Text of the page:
Job’s Repentance and Ours (Job 42:1-6)

Job 42:1-6 (ESV)


1 Then Job answered the Lord and said:

2 “I know that you can do all things,

and that no purpose of yours can be thwarted.

3 ‘Who is this that hides counsel without knowledge?’

Therefore I have uttered what I did not understand,

things too wonderful for me, which I did not know.

4 ‘Hear, and I will speak;

I will question you, and you make it known to me.’

5 I had heard of you by the hearing of the ear,

but now my eye sees you;

6 therefore I despise myself,

and repent in dust and ashes.”


Job’s repentance at the end of this book is something special to behold. It is a very real repentance. There is a change of thinking, of feeling, and of acting. And, it is a very good example for us to walk our own minds and hearts through.



In verse 3, Job quotes what God said about him, “Who is this that hides counsel without knowledge?” Job understood that what the Lord said about him was true. Job was accusing God of doing wrong. Job was thinking that he could sit in judgment over the values and actions of God. And Job was wrong. Job thought he could offer genuine counsel, but Job lacked knowledge. And God proved that to Job over a series of crushing questions in which God reminded Job how different they are. Here is Job changing his mind, growing in his understanding by thinking differently about who God is and who he is in comparison.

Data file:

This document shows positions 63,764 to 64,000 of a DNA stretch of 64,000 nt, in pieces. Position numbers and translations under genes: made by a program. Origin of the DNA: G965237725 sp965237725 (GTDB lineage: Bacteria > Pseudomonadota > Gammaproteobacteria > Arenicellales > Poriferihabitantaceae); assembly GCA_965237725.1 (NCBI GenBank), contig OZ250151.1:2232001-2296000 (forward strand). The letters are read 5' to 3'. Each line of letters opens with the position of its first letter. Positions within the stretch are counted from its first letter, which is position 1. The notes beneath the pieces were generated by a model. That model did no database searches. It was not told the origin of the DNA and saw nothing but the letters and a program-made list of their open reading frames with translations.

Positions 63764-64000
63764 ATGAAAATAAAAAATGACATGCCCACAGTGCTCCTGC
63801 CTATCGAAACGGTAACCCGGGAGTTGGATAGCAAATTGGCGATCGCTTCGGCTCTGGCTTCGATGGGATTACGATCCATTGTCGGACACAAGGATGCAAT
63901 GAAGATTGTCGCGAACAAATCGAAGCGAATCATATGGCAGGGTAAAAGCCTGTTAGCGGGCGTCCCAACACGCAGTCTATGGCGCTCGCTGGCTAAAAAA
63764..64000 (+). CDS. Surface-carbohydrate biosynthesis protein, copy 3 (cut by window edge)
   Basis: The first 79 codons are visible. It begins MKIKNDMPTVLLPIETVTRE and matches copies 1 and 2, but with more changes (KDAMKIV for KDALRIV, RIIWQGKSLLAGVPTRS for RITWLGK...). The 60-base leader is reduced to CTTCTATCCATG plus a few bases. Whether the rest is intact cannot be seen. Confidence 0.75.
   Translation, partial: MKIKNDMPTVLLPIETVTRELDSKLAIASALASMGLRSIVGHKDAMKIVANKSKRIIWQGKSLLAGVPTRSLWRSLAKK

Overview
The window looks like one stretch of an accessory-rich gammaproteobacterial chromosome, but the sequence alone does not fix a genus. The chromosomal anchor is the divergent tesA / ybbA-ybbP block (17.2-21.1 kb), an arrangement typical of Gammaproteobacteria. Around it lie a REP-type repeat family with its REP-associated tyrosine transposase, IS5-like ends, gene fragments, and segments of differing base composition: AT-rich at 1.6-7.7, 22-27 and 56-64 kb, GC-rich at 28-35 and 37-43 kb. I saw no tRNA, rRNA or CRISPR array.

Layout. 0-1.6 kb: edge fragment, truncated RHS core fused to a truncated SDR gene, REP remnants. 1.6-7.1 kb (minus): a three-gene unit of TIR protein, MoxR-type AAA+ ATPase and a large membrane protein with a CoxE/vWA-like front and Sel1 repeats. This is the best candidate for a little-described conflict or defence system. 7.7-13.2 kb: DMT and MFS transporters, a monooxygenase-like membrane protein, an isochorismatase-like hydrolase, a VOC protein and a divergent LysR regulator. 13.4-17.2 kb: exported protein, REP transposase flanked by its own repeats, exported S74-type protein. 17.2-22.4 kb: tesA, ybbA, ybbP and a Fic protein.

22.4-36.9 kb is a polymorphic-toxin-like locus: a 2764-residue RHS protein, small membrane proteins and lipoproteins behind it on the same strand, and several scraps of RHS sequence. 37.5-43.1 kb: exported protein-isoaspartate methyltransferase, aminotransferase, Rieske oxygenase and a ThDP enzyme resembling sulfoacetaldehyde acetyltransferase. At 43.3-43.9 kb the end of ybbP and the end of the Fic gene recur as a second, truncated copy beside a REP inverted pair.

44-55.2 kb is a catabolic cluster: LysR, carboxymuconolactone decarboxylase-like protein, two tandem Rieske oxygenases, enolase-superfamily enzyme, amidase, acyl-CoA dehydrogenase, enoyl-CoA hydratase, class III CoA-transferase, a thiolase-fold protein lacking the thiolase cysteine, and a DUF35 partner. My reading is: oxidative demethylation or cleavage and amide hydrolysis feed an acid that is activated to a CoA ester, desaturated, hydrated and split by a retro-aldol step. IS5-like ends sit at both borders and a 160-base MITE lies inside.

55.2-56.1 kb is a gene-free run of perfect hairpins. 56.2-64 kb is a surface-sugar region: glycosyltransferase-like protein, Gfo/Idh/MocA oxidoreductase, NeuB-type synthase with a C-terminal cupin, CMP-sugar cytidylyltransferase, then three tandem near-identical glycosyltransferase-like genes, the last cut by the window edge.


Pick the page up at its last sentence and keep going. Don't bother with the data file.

In verse 6, we see Job’s emotions. He says, “”therefore I despise myself.” Job is frustrated with himself. He is embarrassed by the foolish way that he had spoken and thought. Job rightly feels sorrow over his failure.


How about a change of action? Job stops questioning God. He declares that he repents in dust and ashes. He is no longer lifting himself up and demanding his rights. Instead, Job is broken and humbled before the Lord. He changes from arrogant questioning to humble submission. His actions change from wrong to the godly alternative. This is repentance.


What is it to repent? It is first to think differently. Second, it is to feel the proper sorrow over the wrong that you have done. Finally, it is to turn from an evil direction to the right alternative. Job did so, and so should we.